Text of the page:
Deep coral habitats of Glacier Bay National Park and Preserve, Alaska

Last modified: 
August 10, 2020 - 12:45pm
Type: Journal Article
Year of publication: 2020
Date published: 08/2020
Authors: Élise Hartill, Rhian Waller, Peter Auster
Journal title: PLOS ONE
Volume: 15
Issue: 8
Pages: e0236945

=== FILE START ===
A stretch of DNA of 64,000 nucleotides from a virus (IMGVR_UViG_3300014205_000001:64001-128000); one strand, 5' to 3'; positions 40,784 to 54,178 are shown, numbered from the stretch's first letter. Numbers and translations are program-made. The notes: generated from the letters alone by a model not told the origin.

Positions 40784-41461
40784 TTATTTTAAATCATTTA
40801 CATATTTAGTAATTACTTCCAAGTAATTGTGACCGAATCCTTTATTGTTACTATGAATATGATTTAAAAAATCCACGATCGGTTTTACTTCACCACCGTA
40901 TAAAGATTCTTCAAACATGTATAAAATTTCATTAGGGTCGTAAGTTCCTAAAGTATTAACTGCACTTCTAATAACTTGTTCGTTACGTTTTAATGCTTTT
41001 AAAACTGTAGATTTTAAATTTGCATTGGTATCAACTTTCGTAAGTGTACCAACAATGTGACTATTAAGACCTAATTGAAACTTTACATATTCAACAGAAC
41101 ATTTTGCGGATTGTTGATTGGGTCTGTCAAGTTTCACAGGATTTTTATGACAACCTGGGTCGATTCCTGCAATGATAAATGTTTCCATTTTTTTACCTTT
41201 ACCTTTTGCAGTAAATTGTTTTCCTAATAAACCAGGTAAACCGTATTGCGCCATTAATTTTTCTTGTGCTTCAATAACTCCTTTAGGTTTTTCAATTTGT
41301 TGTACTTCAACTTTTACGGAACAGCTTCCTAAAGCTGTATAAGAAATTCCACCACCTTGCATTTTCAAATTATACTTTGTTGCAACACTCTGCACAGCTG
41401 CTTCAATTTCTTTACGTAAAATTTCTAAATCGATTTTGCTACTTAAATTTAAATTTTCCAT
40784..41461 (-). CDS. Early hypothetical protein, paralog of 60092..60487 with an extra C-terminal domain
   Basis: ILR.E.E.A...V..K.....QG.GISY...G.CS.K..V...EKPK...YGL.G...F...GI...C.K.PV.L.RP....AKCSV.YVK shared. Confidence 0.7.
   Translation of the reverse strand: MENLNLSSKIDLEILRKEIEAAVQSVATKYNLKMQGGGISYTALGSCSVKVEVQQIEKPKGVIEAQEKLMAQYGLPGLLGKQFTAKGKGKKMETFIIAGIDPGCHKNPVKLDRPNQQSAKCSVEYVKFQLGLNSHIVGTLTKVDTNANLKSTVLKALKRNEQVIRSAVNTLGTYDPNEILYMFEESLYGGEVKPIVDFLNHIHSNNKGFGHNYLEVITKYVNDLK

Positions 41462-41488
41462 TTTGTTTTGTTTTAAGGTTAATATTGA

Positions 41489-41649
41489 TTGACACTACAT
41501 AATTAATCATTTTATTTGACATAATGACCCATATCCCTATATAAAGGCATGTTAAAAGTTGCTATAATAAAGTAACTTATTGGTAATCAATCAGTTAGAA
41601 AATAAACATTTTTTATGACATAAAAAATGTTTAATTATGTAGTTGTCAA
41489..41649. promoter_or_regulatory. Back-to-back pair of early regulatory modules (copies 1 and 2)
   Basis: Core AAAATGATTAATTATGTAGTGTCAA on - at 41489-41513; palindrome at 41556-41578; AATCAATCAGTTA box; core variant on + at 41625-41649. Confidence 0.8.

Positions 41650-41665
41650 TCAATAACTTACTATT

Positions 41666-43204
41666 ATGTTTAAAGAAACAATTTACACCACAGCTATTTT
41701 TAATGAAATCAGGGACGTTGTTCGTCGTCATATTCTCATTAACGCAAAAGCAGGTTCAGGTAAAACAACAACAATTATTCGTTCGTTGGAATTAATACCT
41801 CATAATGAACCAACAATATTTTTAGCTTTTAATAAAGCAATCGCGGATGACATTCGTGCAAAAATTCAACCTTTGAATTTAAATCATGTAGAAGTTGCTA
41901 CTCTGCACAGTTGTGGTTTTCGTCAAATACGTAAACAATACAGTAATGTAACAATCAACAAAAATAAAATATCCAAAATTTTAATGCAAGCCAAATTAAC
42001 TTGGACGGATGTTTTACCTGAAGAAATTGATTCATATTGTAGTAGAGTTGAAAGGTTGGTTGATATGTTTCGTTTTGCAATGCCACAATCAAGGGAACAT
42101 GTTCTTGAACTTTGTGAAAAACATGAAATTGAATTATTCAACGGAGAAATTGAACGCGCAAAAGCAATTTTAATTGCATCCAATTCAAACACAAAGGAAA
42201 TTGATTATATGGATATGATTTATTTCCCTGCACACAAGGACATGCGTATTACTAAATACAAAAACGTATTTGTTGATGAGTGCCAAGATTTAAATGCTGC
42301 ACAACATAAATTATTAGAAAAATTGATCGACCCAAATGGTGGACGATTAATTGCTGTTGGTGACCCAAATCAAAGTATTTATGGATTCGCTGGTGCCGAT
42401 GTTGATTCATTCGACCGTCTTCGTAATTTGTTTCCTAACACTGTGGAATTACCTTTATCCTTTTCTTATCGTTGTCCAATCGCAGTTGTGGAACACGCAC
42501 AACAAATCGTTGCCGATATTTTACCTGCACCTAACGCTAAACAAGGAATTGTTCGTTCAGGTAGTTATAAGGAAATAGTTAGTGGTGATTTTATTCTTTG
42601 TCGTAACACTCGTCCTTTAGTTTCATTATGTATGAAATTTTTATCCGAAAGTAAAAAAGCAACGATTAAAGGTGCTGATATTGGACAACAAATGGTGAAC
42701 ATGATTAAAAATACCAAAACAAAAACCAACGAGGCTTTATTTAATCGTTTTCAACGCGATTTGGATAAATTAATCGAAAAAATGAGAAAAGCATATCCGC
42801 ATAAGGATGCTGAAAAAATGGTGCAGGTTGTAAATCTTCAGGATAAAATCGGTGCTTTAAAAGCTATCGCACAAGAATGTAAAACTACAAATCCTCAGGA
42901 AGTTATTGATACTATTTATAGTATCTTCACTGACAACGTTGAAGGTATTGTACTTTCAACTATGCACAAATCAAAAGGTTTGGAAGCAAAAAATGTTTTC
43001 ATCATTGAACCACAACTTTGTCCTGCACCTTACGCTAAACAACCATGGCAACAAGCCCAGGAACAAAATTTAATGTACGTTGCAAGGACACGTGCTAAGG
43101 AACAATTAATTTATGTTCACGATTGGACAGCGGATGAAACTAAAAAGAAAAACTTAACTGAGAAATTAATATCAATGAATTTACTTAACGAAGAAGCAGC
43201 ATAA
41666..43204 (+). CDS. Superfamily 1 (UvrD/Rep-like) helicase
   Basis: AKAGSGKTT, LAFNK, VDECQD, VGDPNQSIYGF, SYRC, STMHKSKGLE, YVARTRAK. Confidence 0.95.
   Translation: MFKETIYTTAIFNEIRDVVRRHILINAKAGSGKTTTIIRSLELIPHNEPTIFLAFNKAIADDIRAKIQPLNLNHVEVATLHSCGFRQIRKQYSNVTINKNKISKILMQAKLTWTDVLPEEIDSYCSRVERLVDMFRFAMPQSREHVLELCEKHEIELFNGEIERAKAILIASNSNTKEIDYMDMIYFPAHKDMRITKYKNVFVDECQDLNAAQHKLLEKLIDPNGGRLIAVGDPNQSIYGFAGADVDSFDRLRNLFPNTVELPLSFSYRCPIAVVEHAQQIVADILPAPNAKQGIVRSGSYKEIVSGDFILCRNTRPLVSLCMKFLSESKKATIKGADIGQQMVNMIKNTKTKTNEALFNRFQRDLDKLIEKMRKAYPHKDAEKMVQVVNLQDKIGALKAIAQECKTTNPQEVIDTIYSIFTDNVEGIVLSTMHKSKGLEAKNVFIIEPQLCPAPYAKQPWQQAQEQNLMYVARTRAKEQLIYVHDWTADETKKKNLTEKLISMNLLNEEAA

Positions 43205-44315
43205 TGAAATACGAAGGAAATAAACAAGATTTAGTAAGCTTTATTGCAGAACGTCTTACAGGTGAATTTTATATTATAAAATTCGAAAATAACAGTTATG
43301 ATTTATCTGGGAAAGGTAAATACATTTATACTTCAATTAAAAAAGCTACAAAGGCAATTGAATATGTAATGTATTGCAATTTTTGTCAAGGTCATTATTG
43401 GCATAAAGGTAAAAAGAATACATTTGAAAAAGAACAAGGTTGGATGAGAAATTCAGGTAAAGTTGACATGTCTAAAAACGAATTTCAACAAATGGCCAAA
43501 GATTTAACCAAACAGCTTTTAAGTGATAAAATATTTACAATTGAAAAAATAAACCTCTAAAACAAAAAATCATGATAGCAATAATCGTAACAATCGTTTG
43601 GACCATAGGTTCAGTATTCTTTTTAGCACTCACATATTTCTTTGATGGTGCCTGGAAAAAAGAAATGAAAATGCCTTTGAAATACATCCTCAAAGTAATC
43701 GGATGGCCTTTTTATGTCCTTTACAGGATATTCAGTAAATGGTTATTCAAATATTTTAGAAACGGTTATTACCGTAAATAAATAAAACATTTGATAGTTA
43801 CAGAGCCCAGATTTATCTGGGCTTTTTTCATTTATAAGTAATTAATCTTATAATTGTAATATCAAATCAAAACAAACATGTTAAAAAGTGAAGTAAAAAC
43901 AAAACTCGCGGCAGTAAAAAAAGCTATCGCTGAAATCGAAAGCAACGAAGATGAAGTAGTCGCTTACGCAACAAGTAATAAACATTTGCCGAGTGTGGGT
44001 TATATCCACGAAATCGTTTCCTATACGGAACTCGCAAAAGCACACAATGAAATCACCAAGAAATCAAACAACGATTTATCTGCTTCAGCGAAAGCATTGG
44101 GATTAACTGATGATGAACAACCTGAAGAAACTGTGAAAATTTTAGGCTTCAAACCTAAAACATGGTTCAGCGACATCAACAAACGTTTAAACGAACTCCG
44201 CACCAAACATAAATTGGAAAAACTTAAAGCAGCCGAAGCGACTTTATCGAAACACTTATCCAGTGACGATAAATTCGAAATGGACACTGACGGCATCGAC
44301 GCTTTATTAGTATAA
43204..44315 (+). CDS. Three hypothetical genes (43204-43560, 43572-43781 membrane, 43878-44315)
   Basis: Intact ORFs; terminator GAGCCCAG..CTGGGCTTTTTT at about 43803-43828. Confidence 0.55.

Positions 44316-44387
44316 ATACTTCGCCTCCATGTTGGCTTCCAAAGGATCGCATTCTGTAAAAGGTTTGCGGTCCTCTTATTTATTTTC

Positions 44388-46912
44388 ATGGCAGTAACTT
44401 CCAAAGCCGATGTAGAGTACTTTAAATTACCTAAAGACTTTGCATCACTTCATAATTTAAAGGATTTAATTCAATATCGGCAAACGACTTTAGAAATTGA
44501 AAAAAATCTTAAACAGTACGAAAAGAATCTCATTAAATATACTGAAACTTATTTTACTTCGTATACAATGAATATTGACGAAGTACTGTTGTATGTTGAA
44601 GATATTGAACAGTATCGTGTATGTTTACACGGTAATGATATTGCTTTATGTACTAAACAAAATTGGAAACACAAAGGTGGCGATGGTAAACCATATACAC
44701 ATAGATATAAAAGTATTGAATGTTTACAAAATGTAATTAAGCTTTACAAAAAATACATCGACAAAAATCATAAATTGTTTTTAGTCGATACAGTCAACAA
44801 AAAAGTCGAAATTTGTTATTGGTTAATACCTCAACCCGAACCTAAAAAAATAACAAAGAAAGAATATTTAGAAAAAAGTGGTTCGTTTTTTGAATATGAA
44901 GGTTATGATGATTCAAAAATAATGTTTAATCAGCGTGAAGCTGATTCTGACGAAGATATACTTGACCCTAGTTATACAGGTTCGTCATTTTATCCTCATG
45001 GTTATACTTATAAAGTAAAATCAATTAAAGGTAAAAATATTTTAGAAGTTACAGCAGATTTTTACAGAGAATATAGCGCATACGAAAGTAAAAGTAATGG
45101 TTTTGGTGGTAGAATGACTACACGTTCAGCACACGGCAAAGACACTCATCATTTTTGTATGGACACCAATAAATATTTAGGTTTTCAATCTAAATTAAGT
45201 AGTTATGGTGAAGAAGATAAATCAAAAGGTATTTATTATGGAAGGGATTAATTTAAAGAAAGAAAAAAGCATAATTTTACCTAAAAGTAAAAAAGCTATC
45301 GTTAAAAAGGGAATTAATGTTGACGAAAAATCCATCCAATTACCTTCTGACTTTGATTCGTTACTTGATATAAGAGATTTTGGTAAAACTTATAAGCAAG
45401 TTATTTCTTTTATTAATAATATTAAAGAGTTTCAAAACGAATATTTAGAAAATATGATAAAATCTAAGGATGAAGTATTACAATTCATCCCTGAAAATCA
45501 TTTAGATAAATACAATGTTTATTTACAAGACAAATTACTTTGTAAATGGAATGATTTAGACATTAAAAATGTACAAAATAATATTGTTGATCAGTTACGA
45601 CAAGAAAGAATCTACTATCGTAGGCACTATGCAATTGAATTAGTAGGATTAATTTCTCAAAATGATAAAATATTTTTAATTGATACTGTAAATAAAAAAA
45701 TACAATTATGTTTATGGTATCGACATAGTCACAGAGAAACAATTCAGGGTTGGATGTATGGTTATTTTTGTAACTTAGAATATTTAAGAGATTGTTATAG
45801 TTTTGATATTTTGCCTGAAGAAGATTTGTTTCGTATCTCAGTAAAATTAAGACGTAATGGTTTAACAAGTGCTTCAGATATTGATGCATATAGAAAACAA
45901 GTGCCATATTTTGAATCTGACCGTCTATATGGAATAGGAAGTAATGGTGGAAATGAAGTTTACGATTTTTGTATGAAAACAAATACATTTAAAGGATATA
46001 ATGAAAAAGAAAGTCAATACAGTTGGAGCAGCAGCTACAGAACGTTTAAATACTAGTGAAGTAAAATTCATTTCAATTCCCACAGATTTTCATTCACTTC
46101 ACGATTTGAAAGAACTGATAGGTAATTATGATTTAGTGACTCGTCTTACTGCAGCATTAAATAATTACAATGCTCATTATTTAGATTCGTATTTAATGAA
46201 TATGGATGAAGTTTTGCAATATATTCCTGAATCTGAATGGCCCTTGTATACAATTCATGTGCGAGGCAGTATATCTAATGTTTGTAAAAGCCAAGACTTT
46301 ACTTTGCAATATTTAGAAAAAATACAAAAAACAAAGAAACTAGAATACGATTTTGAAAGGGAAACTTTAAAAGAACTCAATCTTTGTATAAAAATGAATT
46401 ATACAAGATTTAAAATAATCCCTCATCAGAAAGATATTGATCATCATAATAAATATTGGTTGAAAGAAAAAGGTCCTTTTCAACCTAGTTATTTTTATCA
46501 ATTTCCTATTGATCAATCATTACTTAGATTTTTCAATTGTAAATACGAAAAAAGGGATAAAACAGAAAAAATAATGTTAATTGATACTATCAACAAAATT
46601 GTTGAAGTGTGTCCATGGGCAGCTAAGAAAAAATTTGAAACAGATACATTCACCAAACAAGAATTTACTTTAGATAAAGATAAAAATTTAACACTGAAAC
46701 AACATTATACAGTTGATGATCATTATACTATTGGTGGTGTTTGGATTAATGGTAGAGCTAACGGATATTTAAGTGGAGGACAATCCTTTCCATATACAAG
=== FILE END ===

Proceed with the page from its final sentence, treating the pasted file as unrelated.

Glacier Bay National Park and Preserve (GBNPP) in Southeast Alaska is a system of glaciated fjords with a unique and recent history of deglaciation. As such, it can serve as a natural laboratory for studying patterns of distribution in marine communities with proximity to glacial influence. In order to examine the changes in fjord-based coral communities, underwater photo-quadrats were collected during multipurpose dives with a remotely operated vehicle (ROV) in March of 2016. Ten sites were chosen to represent the geochronological and oceanographic gradients present in GBNPP. Each site was surveyed vertically between 100 and 420 meters depth and photo-quadrats were extracted from the video strip transects for analysis. The ROV was equipped with onboard CTD which recorded environmental data (temperature and salinity), in order to confirm the uniformity of these characteristics at depth across the fjords. The percent cover and diversity of species were lowest near the glaciated heads of the fjords and highest in the Central Channel and at the mouths of the fjords. Diversity is highest where characteristics such as low sedimentation and increased tidal currents are predominant. The diverse communities at the mouths of the fjords and in the Central Channel were dominated by large colonies of the Red Tree Coral, Primnoa pacifica, as well as sponges, brachiopods, multiple species of cnidarians, echinoderms, molluscs and arthropods. The communities at the heads of the fjords were heavily dominated by pioneering species such as brachiopoda, hydrozoan turf, the encrusting stoloniferan coral Sarcodyction incrustans, and smaller colonies of Ppacifica. This research documents a gradient of species dominance from the Central Channel to the heads of the glaciated fjords, which is hypothesized to be driven by a combination of physical and biological factors such as glacial sedimentation, nutrient availability, larval dispersal, and competition.

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